Led by architect Jim Williams, the design team at LS3P wanted Piedmont Town Center to be more than

watch. In addition, Brio features a lovely dining terrace, while the 15,000-square-foot Del Frisco’s space

just another mixed-use development; they wanted it to be a gathering place similar to an urban square

features a 5,000-square-foot subterranean wine cellar that can be reached by an escalator.

in Europe. One of the ways they accomplished this was by designing a piazza crowned with a fountain

While the buildings are traditional in nature, they feature large expanses of glass and several different finishes of a high-grade architectural precast. The residential buildings are designed to recall individual buildings on a streetscape. Despite the variety of materials used throughout the project, there is a consistent cast-stone base on all the buildings that unifies the project.

As SouthPark continues to evolve into even more of an urban hub, Piedmont Town Center’s integrated design offers the perfect live, work and play atmosphere that so many people desire in today’s hectic world.

ABOVE LEFT: Large terraces provide ample space for gathering and outdoor dining in front of the buildings on the central piazza. Photograph by Stanley Capps ABOVE RIGHT: The façades of residential and retail buildings along Piedmont Row are articulated to read as a series of individual buildings, concealing the project’s large parking structure. Photograph by Gerin Choiniere FACING PAGE: Gas lanterns adorn the retail façades along Piedmont Row, in homage to Piedmont Natural Gas, whose corporate headquarters was the project’s first tenant. Photograph by Gerin Choiniere

Charlotte Convention Center The FWA Group, Architects

In the early 1990s downtown Charlotte was on the brink of a boom as the business leaders of the city worked together to create a renaissance in the area. One of the key buildings involved in the evolution of the Queen City’s downtown was the Charlotte Convention Center, which opened in 1995. Designed by The FWA Group in conjunction with its associate architect, Thompson, Ventulett & Stainback of Atlanta, the Charlotte Convention Center delivered the city into a new era with its state-of-the-art amenities and timeless design.

During the design process, architect Scott Ferebee, along with members of the local building committee, visited eight new facilities of similar size across the United States. The architectural team also held two meetings in Charlotte where they invited association executives, delivery companies and show managers in an effort to learn what they wanted in a convention center. After taking all of this data into account, the team designed a contemporary facility featuring bold structural elements as well as an abundance of natural light. FACING PAGE: The main public entrance of the Charlotte Convention Center faces College Street. Photograph by Rick Alexander and Associates, Inc.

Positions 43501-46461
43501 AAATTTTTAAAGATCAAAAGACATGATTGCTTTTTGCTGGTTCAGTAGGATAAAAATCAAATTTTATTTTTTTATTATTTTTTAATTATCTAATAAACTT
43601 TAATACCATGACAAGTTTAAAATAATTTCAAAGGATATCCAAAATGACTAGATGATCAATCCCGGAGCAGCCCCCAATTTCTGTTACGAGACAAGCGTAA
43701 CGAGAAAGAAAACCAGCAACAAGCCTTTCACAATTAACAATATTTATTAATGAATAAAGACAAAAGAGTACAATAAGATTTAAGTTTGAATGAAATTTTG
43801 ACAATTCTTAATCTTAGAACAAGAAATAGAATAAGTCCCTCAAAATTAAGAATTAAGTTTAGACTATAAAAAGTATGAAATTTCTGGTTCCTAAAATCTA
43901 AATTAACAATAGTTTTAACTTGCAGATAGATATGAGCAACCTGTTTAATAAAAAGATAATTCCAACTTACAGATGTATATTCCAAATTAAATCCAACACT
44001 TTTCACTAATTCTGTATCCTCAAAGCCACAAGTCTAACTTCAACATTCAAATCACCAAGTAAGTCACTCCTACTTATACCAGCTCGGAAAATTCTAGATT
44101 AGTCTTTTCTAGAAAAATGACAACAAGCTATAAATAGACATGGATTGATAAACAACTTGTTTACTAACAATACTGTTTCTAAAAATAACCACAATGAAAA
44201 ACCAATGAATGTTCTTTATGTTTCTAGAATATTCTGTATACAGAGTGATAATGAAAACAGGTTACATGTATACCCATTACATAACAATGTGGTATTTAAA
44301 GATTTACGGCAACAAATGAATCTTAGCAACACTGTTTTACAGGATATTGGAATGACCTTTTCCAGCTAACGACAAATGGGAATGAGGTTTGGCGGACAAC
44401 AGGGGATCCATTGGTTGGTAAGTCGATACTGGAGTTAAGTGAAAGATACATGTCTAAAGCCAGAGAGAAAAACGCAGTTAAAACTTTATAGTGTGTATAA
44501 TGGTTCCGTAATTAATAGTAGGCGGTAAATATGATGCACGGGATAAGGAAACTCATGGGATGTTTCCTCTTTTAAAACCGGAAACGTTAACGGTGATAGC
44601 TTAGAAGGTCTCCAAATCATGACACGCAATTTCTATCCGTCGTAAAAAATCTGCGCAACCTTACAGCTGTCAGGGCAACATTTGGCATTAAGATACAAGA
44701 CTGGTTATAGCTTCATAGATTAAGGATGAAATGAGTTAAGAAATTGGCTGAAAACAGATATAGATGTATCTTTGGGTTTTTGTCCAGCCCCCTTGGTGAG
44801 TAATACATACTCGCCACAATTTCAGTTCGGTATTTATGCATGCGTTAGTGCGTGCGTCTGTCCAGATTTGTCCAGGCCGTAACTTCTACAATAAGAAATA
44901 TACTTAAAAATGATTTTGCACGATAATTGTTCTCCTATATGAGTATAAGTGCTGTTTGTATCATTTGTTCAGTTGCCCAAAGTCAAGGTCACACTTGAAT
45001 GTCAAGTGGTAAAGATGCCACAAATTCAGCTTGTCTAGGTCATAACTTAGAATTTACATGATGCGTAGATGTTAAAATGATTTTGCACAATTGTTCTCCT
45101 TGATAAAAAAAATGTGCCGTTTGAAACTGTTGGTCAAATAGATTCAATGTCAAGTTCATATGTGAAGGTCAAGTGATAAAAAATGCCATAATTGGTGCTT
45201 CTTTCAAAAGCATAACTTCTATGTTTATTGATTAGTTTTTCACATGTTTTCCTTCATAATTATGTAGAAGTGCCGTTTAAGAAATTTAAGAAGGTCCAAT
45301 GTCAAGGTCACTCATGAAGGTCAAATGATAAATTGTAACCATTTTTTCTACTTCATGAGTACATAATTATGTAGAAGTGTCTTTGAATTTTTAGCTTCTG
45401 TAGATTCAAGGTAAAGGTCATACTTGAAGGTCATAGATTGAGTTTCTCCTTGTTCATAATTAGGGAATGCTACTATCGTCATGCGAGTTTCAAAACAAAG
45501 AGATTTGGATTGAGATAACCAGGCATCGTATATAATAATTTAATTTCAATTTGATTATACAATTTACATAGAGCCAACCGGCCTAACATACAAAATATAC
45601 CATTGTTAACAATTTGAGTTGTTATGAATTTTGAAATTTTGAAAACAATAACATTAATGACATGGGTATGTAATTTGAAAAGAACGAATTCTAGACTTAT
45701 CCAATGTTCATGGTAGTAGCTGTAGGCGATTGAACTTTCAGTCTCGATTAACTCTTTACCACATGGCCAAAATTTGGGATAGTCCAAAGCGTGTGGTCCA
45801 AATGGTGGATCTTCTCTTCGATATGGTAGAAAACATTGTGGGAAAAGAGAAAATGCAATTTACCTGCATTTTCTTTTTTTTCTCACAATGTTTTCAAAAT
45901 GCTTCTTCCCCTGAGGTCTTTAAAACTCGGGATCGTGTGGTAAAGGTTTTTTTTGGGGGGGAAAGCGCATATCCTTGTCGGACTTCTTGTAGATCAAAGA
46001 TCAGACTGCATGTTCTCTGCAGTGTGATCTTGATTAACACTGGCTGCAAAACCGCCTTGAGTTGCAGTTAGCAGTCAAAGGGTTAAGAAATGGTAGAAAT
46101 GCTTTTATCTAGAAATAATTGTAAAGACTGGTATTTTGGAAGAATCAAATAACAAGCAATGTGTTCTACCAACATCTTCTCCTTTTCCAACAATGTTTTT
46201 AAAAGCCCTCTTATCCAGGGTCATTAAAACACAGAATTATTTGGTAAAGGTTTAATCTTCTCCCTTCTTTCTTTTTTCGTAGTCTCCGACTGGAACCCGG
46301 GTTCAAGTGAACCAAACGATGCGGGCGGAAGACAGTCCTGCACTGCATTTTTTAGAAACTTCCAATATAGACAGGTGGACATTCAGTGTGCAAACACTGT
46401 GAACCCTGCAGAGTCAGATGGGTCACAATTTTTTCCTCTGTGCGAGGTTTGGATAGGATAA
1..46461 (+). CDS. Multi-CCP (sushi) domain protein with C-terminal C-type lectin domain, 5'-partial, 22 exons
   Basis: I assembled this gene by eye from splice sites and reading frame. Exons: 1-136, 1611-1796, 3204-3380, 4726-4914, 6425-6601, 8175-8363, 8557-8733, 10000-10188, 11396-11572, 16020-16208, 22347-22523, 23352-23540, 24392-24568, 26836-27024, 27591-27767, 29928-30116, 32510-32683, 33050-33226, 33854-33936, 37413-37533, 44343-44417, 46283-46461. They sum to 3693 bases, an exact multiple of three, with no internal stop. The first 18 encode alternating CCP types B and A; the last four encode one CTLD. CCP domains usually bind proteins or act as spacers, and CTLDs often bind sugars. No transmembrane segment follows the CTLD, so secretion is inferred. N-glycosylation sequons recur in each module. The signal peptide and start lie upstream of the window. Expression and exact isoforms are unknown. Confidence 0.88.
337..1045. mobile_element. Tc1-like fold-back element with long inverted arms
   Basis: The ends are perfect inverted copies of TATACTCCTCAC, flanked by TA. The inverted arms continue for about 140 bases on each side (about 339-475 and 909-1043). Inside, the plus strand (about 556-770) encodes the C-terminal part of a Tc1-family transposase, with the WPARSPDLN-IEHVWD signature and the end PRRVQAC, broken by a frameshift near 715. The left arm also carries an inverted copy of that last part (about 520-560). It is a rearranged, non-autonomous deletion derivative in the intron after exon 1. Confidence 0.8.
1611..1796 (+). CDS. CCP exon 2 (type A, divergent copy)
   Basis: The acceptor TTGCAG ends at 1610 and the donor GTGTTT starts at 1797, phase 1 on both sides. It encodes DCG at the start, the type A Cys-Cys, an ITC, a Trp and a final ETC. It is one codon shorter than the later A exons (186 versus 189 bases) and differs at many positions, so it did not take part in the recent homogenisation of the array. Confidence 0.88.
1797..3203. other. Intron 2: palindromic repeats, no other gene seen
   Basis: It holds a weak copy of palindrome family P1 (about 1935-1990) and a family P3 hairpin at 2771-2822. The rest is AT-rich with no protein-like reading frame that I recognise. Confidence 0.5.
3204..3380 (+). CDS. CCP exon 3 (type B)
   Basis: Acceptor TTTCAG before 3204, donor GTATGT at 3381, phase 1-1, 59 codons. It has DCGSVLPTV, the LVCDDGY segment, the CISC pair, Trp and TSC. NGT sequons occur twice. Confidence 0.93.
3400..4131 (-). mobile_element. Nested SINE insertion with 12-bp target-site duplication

ABOVE left: The main concourse reveals an interesting contrast between floor and ceiling. Photograph by Rick Alexander and Associates, Inc. ABOVE right: Large glass panels offer views to the outdoor function area off the main ballroom. Photograph by Rick Alexander and Associates, Inc. FACING PAGE: Tranquility is the theme of the landscaped courtyard off the main concourse. Photograph by Rick Alexander and Associates, Inc.

The site of the convention center was challenging from the beginning because of an existing building on the property that could not be obtained. Therefore, the site dictated that the facility be built in an L shape, with the main public entrance and concourse at mid level between the two primary levels—exhibit hall and meeting spaces. An arched canopy serves as the signature piece of the building as it highlights the main public entrance, which leads into a lightinfused atrium that exudes an airy and open feel. Currently, the facility offers the largest ballroom in town, as it provides seats for 4,900 in a theater arrangement, 3,000 banquet style and 2,500 in a classroom setting. A portion of the 277,000-square-foot exhibit space was designed with an even larger free-span area to serve gatherings requiring up to 8,500 seats.